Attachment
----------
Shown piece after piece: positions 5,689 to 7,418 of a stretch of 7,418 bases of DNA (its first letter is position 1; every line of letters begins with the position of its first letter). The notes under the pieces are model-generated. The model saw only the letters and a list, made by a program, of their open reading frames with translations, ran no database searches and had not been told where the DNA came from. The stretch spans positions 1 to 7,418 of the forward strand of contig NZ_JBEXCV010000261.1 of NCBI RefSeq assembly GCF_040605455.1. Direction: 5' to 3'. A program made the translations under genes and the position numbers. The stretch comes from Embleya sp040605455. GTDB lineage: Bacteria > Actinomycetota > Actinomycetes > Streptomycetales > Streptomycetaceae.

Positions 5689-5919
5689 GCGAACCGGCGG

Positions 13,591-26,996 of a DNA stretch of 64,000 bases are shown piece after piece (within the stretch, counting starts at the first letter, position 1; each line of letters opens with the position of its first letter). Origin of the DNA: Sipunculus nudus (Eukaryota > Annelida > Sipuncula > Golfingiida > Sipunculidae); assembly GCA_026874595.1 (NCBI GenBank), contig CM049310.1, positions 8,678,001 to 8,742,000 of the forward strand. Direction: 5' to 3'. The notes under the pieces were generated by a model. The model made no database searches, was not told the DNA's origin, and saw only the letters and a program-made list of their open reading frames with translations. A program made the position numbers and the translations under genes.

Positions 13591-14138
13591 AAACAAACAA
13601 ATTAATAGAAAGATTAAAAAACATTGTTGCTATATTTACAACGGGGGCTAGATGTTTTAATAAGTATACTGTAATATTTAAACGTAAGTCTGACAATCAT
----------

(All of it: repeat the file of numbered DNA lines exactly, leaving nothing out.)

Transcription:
Shown piece after piece: positions 5,689 to 7,418 of a stretch of 7,418 bases of DNA (its first letter is position 1; every line of letters begins with the position of its first letter). The notes under the pieces are model-generated. The model saw only the letters and a list, made by a program, of their open reading frames with translations, ran no database searches and had not been told where the DNA came from. The stretch spans positions 1 to 7,418 of the forward strand of contig NZ_JBEXCV010000261.1 of NCBI RefSeq assembly GCF_040605455.1. Direction: 5' to 3'. A program made the translations under genes and the position numbers. The stretch comes from Embleya sp040605455. GTDB lineage: Bacteria > Actinomycetota > Actinomycetes > Streptomycetales > Streptomycetaceae.

Positions 5689-5919
5689 GCGAACCGGCGG

Positions 13,591-26,996 of a DNA stretch of 64,000 bases are shown piece after piece (within the stretch, counting starts at the first letter, position 1; each line of letters opens with the position of its first letter). Origin of the DNA: Sipunculus nudus (Eukaryota > Annelida > Sipuncula > Golfingiida > Sipunculidae); assembly GCA_026874595.1 (NCBI GenBank), contig CM049310.1, positions 8,678,001 to 8,742,000 of the forward strand. Direction: 5' to 3'. The notes under the pieces were generated by a model. The model made no database searches, was not told the DNA's origin, and saw only the letters and a program-made list of their open reading frames with translations. A program made the position numbers and the translations under genes.

Positions 13591-14138
13591 AAACAAACAA
13601 ATTAATAGAAAGATTAAAAAACATTGTTGCTATATTTACAACGGGGGCTAGATGTTTTAATAAGTATACTGTAATATTTAAACGTAAGTCTGACAATCAT